‘The Privacy Paradox’ By D.J. Solove
ioannouolga, connecting data to information to knowledge, Feb 02, 2021
The ‘paradox’ refers to the cases where people share personal information even when they attest to highly valuing their privacy. This article originally points to a series of studies where individuals chose to disclose personal information in order to gain either a small discount or for no reason at all. The author discusses two arguments: […]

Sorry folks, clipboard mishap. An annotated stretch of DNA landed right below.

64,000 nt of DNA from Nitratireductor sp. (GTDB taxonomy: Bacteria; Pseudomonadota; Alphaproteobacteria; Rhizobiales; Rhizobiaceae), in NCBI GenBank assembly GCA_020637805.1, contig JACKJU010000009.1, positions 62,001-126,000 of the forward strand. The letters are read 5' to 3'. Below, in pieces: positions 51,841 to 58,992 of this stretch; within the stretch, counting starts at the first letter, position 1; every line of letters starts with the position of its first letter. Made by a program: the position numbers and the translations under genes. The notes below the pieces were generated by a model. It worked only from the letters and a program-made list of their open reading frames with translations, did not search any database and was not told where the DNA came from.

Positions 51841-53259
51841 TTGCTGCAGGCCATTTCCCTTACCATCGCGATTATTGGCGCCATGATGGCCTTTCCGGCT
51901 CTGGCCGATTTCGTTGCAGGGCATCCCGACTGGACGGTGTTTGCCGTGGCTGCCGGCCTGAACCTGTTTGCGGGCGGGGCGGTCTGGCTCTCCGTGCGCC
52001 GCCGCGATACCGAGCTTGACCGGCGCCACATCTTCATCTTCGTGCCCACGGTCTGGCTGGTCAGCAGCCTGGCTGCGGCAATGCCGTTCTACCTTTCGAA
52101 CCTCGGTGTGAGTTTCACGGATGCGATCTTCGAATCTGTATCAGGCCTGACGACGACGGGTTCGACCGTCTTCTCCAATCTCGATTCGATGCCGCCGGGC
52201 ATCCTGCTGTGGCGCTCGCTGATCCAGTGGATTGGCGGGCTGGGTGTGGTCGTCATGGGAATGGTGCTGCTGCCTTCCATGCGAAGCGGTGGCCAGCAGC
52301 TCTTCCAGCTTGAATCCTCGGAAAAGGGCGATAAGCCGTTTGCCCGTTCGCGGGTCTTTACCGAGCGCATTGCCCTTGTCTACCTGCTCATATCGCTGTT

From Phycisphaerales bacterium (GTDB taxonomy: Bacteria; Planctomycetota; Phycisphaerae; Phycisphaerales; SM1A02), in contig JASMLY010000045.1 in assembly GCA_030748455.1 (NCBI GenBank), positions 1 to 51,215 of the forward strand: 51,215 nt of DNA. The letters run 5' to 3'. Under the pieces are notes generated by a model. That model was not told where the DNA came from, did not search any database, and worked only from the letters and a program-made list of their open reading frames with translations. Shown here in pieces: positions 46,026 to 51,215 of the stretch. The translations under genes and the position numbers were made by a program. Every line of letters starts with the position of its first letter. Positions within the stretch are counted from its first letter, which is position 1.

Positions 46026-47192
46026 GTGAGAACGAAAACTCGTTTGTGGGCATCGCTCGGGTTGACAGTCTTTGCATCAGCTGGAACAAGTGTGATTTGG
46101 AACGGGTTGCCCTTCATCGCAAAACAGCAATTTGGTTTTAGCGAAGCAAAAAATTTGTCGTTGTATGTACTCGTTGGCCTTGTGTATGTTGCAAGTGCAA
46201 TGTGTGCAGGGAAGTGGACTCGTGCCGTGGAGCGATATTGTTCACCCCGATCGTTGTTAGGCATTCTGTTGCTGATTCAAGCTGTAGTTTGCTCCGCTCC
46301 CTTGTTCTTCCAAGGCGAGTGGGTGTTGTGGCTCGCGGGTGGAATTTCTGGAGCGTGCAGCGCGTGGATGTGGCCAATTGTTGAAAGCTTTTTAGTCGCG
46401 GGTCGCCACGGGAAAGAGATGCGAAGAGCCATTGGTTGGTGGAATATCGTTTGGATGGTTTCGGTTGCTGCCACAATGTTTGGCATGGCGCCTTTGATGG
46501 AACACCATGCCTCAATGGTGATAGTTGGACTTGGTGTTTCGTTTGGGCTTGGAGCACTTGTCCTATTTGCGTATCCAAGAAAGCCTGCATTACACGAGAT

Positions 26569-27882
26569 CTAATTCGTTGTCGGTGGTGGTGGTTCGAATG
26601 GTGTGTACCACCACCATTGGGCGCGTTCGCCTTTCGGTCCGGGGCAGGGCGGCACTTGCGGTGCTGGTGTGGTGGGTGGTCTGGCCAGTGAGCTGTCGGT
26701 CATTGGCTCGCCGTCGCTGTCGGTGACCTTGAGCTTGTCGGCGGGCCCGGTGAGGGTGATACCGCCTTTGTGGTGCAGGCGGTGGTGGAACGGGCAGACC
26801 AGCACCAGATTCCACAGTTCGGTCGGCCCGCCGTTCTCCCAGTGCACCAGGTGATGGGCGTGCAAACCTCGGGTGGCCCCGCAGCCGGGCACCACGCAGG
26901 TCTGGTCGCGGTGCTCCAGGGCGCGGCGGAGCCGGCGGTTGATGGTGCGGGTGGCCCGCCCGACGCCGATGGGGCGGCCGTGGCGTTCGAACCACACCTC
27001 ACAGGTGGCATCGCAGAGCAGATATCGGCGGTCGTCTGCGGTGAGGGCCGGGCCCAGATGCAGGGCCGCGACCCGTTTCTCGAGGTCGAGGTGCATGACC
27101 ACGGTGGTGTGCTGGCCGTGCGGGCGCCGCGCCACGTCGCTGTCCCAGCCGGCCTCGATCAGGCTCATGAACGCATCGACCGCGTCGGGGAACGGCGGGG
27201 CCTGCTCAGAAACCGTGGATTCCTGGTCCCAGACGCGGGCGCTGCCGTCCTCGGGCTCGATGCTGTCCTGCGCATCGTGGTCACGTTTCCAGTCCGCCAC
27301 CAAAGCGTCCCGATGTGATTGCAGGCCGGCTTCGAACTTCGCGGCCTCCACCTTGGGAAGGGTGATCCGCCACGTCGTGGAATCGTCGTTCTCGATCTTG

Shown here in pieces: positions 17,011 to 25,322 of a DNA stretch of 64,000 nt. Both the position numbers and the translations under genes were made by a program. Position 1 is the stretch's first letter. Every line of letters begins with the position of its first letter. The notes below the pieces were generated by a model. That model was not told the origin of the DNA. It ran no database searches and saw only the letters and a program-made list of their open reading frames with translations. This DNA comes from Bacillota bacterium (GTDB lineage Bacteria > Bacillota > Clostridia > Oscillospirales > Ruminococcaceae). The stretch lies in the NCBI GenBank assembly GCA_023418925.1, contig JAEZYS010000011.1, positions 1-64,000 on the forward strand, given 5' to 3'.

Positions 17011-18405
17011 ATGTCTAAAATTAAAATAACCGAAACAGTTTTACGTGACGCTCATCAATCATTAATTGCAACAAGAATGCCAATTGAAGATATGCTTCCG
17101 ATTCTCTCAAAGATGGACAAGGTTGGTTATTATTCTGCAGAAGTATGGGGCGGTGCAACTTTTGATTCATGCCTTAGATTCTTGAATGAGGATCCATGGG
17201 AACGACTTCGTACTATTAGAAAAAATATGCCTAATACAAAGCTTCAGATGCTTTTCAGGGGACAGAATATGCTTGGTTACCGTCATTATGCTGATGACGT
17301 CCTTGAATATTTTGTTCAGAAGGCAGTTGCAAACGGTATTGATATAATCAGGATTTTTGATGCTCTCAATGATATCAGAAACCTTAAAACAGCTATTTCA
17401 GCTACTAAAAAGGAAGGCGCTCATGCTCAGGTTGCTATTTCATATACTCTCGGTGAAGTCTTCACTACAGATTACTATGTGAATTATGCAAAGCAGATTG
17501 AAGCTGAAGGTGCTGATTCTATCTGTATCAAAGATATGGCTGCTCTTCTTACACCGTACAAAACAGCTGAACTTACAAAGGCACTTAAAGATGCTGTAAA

The ‘paradox’ refers to the cases where people share personal information even when they attest to highly valuing their privacy. This article originally points to a series of studies where individuals chose to disclose personal information in order to gain either a small discount or for no reason at all. The author discusses two arguments: the ‘behavior valuation argument’ [when people’s behavior is used to measure how much people value privacy (revealed preferences) instead of attitudes (stated preferences)] and the exact opposite: the ‘behavior distortion argument’ (when behavior does not reliably reflect people’s preferences) only to deny both. In fact, Solove argues there is no paradox at all. “The privacy paradox,” he says, “emerges from conflated issues, unwarranted generalizations, and leaps in logic.” Full article available here